Diabetes care 12/2013; 37(4). DOI:10.2337/dc12-2647 · 8.42 Impact Factor
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    ABSTRACT: Gestational diabetes mellitus (GDM) is defined as glucose intolerance with its onset or first recognition during pregnancy. Post-GDM women have a life-time risk exceeding 70% of developing type 2 diabetes mellitus (T2DM). Lifestyle modifications reduce the incidence of T2DM by up to 58% for high-risk individuals.Methods/design: The Mothers After Gestational Diabetes in Australia Diabetes Prevention Program (MAGDA-DPP) is a randomized controlled trial aiming to assess the effectiveness of a structured diabetes prevention intervention for post-GDM women. This trial has an intervention group participating in a diabetes prevention program (DPP), and a control group receiving usual care from their general practitioners during the same time period. The 12-month intervention comprises an individual session followed by five group sessions at two-week intervals, and two follow-up telephone calls. A total of 574 women will be recruited, with 287 in each arm. The women will undergo blood tests, anthropometric measurements, and self-reported health status, diet, physical activity, quality of life, depression, risk perception and healthcare service usage, at baseline and 12 months. At completion, primary outcome (changes in diabetes risk) and secondary outcome (changes in psychosocial and quality of life measurements and in cardiovascular disease risk factors) will be assessed in both groups. This study aims to show whether MAGDA-DPP leads to a reduction in diabetes risk for post-GDM women. The characteristics that predict intervention completion and improvement in clinical and behavioral measures will be useful for further development of DPPs for this population.Trial registration: Australian New Zealand Clinical Trials Registry ANZCTRN 12610000338066.
    Trials 10/2013; 14(1):339. DOI:10.1186/1745-6215-14-339 · 1.73 Impact Factor

  • Diabetes research and clinical practice 10/2013; 102(2). DOI:10.1016/j.diabres.2013.08.013 · 2.54 Impact Factor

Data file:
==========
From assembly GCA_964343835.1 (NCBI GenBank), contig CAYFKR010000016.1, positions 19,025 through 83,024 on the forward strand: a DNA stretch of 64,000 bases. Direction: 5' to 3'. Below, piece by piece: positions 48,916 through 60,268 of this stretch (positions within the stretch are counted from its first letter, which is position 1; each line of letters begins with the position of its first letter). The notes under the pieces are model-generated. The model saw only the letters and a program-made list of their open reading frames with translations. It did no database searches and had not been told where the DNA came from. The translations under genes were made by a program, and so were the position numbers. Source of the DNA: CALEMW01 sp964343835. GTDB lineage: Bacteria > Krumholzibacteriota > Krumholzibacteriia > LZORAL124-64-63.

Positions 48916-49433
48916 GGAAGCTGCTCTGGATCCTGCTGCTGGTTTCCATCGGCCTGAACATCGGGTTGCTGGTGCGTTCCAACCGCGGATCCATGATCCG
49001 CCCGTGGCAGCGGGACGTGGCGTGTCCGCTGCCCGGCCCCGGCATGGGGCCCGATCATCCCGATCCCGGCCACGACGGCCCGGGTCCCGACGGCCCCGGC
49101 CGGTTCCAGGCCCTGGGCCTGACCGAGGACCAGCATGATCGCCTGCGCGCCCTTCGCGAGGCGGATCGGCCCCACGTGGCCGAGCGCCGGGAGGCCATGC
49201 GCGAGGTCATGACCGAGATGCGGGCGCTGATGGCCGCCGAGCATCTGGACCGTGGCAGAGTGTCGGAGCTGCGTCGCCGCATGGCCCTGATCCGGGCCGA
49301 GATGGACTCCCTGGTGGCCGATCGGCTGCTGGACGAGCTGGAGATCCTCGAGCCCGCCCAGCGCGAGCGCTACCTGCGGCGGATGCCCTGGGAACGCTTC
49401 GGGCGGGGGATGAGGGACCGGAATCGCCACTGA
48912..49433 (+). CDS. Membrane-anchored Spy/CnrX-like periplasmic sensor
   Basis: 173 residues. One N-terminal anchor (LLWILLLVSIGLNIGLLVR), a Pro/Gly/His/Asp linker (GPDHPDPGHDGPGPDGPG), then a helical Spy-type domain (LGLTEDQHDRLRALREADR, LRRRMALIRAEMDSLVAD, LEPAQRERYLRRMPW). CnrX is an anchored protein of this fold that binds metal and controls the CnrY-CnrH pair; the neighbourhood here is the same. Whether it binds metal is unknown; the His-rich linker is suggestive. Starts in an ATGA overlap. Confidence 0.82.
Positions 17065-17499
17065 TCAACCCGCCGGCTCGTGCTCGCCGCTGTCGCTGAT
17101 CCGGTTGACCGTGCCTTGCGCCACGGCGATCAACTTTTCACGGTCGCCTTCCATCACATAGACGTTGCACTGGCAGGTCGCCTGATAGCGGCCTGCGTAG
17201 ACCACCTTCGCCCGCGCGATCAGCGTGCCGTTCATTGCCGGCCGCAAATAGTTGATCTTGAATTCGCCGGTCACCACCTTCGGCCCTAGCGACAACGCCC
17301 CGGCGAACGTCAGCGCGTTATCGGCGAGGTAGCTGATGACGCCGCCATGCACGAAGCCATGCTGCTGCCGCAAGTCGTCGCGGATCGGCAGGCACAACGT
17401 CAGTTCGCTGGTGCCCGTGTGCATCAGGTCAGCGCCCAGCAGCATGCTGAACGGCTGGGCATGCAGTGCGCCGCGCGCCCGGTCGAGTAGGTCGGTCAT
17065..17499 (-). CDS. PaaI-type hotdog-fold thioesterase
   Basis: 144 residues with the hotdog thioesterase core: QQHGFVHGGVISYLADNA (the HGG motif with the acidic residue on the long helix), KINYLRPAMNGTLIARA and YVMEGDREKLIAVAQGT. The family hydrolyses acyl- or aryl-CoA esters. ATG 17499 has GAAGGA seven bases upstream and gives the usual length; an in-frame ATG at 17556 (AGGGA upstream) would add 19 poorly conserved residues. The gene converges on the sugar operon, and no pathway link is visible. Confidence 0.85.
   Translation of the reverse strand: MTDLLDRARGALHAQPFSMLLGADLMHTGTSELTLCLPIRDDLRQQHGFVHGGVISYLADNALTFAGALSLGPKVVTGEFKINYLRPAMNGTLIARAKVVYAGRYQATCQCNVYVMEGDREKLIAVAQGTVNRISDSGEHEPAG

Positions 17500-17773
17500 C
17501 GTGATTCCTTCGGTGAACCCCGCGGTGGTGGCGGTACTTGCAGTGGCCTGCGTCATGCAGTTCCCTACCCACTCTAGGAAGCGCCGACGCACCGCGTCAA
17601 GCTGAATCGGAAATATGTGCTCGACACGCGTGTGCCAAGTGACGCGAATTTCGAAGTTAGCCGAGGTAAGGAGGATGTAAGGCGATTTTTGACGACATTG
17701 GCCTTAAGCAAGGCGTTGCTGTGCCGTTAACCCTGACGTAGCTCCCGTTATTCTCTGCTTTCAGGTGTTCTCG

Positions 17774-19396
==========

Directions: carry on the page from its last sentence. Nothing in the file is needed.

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    ABSTRACT: To evaluate the effectiveness of goal focused telephone coaching by practice nurses in improving glycaemic control in patients with type 2 diabetes in Australia. Prospective, cluster randomised controlled trial, with general practices as the unit of randomisation. General practices in Victoria, Australia. 59 of 69 general practices that agreed to participate recruited sufficient patients and were randomised. Of 829 patients with type 2 diabetes (glycated haemoglobin (HbA1c) >7.5% in the past 12 months) who were assessed for eligibility, 473 (236 from 30 intervention practices and 237 from 29 control practices) agreed to participate. Practice nurses from intervention practices received two days of training in a telephone coaching programme, which aimed to deliver eight telephone and one face to face coaching episodes per patient. The primary end point was mean absolute change in HbA1c between baseline and 18 months in the intervention group compared with the control group. The intervention and control patients were similar at baseline. None of the practices dropped out over the study period; however, patient attrition rates were 5% in each group (11/236 and 11/237 in the intervention and control group, respectively). The median number of coaching sessions received by the 236 intervention patients was 3 (interquartile range 1-5), of which 25% (58/236) did not receive any coaching sessions. At 18 months' follow-up the effect on glycaemic control did not differ significantly (mean difference 0.02, 95% confidence interval -0.20 to 0.24, P=0.84) between the intervention and control groups, adjusted for HbA1c measured at baseline and the clustering. Other biochemical and clinical outcomes were similar in both groups. A practice nurse led telephone coaching intervention implemented in the real world primary care setting produced comparable outcomes to usual primary care in Australia. The addition of a goal focused coaching role onto the ongoing generalist role of a practice nurse without prescribing rights was found to be ineffective. Current Controlled Trials ISRCTN50662837.
    BMJ (online) 09/2013; 347(sep18 1):f5272. DOI:10.1136/bmj.f5272 · 17.45 Impact Factor
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    ABSTRACT: We investigated if the metabolic syndrome (MetS) and its component risk factors predict cardiovascular disease (CVD) for Aboriginal people from central Australia. WHO (HR 2.83), NCEP (1.80) and IDF (2.47) definitions of the MetS all had positive associations with CVD, however offered little above individual MetS components for hyperglycaemia.
    Diabetes research and clinical practice 03/2013; 100(3). DOI:10.1016/j.diabres.2013.03.020 · 2.54 Impact Factor